A man who failed to get asylum in the UK is said to have voluntarily flown to Rwanda

FILE - A security guard stands in the reception area of the Hope Hostel, which is one of the locations expected to house some of the asylum-seekers due to be sent from Britain to Rwanda, in the capital Kigali, Rwanda on June 10, 2022. Rwanda government's deputy spokesperson Alain Mukuralinda said Tuesday, April 23, 2024, it's ready to receive migrants from the United Kingdom after British Parliament this week approved a long-stalled bill seeking to stem the tide of people crossing the English Channel in small boats by deporting some to the East African country. (AP Photo, File)


KIGALI, Rwanda (AP) — An unsuccessful asylum-seeker in the U.K. has voluntarily arrived in Rwanda, an official said, as the British government rounded up the first group of migrants it expects to fly to Kigali this summer.

The man, whose nationality was not disclosed, did not arrive under a controversial deal to deport to Rwanda migrants who enter the U.K. illegally, Alain Mukuralinda, deputy spokesman for the government, told The Associated Press.

“We received him yesterday and we are taking care of him,” he said. “In a few days the asylum-seeker will tell us about his wish either to stay in Rwanda or go somewhere else.”

Rwandan authorities will assess his status and decide accordingly, he said.

Last week, the U.K. Parliament approved legislation allowing deportations to Rwanda despite criticism from human rights groups that the plan is inhumane and illegal.

Although no flights have yet taken place under that policy, the U.K. government said Wednesday that it had rounded up the first group of migrants it expects to deport to Kigali this summer.

The legislation, known as the Safety of Rwanda Bill, was a response to a U.K. Supreme Court decision that blocked the deportation flights because the government couldn’t guarantee the safety of migrants sent to Rwanda. After signing a new treaty with Rwanda to beef up protections for migrants, the government proposed the new legislation declaring Rwanda to be a safe country.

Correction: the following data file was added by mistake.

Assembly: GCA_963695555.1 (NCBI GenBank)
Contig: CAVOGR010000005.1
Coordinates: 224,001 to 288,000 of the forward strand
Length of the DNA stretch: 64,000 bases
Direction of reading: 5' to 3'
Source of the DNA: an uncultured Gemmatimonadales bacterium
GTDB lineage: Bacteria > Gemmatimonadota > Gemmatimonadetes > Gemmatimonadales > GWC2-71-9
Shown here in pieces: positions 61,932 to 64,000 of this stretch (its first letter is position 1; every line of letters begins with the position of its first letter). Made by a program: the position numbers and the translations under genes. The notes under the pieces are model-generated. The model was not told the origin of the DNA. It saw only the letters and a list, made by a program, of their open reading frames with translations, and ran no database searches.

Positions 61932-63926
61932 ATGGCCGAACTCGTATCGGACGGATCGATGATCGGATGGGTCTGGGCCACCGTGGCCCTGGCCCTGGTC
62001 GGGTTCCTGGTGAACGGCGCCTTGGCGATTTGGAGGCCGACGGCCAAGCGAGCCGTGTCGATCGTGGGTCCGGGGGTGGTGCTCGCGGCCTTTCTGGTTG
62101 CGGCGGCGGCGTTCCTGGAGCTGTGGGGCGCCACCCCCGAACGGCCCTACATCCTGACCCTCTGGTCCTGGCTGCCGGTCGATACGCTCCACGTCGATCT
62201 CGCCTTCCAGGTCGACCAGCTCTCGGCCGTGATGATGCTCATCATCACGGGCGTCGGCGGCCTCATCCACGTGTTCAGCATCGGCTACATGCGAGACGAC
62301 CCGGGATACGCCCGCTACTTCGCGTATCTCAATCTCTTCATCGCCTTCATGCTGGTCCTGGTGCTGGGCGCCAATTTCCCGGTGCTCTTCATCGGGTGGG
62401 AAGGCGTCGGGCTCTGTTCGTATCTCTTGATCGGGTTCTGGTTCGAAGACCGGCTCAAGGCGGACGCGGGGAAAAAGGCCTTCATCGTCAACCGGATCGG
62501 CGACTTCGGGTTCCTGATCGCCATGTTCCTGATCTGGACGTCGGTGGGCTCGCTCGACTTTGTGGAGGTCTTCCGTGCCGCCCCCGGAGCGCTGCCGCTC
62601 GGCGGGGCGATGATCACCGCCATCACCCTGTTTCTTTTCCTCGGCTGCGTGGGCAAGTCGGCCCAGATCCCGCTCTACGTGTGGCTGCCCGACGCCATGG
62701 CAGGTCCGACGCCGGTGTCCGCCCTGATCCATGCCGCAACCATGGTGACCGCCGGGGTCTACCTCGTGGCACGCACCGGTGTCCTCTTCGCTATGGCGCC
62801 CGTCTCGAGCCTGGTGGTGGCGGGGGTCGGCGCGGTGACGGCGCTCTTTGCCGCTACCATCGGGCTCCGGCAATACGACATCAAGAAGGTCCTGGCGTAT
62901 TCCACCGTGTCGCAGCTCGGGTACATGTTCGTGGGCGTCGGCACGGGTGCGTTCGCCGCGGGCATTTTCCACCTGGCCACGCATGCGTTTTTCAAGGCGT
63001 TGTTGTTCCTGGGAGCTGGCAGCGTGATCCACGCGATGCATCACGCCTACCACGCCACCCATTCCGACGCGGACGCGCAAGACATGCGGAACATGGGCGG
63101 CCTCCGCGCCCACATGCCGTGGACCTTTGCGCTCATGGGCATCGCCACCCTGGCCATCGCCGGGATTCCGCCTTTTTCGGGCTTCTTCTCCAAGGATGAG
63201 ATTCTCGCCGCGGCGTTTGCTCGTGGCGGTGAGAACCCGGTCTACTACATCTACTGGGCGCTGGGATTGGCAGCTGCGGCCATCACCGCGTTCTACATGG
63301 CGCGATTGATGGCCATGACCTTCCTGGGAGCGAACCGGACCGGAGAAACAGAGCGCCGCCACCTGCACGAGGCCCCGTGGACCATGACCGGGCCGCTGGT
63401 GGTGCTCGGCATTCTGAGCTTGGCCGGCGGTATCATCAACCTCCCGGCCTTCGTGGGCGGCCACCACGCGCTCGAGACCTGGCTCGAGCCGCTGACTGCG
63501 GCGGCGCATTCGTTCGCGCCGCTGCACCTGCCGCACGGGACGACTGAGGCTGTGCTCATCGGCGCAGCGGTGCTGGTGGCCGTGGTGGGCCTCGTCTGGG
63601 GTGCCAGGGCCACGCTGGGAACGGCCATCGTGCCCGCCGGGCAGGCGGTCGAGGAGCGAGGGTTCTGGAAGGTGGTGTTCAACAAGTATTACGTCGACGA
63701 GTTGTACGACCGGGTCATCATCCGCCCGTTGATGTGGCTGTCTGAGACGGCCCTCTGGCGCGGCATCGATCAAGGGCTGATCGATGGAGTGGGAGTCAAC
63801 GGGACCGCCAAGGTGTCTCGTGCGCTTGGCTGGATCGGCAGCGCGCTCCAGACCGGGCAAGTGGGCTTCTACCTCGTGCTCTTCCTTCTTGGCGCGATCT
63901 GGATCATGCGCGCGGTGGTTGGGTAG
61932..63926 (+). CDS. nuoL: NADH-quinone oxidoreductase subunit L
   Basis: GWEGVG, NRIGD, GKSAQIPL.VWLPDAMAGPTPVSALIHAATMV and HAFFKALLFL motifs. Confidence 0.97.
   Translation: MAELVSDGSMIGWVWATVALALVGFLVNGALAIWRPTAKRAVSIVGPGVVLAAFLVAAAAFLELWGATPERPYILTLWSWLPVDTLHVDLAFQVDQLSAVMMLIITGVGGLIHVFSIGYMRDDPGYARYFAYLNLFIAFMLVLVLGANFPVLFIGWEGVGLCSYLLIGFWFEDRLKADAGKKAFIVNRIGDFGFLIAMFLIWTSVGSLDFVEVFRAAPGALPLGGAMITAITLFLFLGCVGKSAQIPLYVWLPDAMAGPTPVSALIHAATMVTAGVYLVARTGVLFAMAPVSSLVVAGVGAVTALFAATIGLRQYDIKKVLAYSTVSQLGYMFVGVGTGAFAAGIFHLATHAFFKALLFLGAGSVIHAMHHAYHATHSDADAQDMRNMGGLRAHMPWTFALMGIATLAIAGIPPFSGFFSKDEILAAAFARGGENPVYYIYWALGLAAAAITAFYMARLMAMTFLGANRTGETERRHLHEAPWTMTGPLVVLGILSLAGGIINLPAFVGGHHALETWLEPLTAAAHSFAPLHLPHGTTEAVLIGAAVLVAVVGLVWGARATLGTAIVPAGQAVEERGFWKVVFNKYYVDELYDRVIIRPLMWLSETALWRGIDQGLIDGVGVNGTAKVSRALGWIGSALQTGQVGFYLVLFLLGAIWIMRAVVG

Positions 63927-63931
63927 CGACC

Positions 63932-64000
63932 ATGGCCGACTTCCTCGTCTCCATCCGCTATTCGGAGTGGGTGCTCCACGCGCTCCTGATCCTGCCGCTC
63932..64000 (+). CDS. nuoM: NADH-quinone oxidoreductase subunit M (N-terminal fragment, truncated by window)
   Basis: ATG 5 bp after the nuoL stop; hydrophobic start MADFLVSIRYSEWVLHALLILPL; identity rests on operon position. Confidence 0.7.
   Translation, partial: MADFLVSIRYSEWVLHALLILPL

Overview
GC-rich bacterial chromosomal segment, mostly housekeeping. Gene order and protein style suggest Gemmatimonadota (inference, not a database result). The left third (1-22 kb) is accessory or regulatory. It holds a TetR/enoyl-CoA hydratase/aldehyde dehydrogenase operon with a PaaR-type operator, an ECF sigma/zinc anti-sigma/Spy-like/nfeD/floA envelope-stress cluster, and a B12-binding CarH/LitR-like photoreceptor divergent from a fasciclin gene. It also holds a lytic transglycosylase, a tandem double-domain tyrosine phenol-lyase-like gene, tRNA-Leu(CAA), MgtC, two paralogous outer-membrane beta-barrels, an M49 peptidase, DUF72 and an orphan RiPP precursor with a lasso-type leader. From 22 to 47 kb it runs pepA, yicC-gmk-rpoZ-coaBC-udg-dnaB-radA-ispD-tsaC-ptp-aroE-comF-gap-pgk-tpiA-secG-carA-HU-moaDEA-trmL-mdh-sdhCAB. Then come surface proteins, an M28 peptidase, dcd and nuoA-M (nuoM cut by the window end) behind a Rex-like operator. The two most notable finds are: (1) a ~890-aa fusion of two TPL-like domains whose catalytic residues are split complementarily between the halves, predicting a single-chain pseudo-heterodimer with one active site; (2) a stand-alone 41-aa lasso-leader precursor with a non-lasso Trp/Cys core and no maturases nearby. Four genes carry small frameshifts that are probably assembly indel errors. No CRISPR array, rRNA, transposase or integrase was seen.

Kemi Badenoch, the U.K. business and trade secretary, said the asylum-seeker who chose to leave shows that Rwanda is safe for deportees.

“We should be trumpeting it because one of the big arguments about this scheme was Rwanda wasn’t a safe country, and actually people are volunteering to go there,” Badenoch told Times Radio. “I know people who go there on holiday, a lot of people have been.”

The deportee was reportedly paid 3,000 pounds ($3,750) to leave. Badenoch told Sky News there is no “cost-free option” for border control.

The U.K. government hopes the deportations will deter migrants who risk their lives in leaky, inflatable boats in hopes that they will be able to claim asylum once they reach Britain.

The plan has been condemned by both the United Nations’ refugee agency and the Council of Europe.

Some rights groups say the way to stop the trafficking is for countries to work together to provide safe and legal routes for migrants, not for countries like Britain to put up barriers and outsource their problem to others. Prime Minister Rishi Sunak said last week that deportation flights would begin in July.

The U.K. Home Office did not disclose how many migrants were snared in their roundups this week or where the detainees were being held.

“Our dedicated enforcement teams are working at pace to swiftly detain those who have no right to be here so we can get flights off the ground,” Home Secretary James Cleverly said.

Advocates for migrants denounced the detentions and images of the raids distributed by the government.

“We’re appalled at the government’s treatment of people seeking asylum, which has now sunk so low as to release footage of people in handcuffs being forced into immigration vans,” said James Wilson, director of Detention Action. “We work with people in detention every day and we see the damage caused by locking people in small cells, behind high fences, with no idea when they will be freed.”


Melley reported from London.


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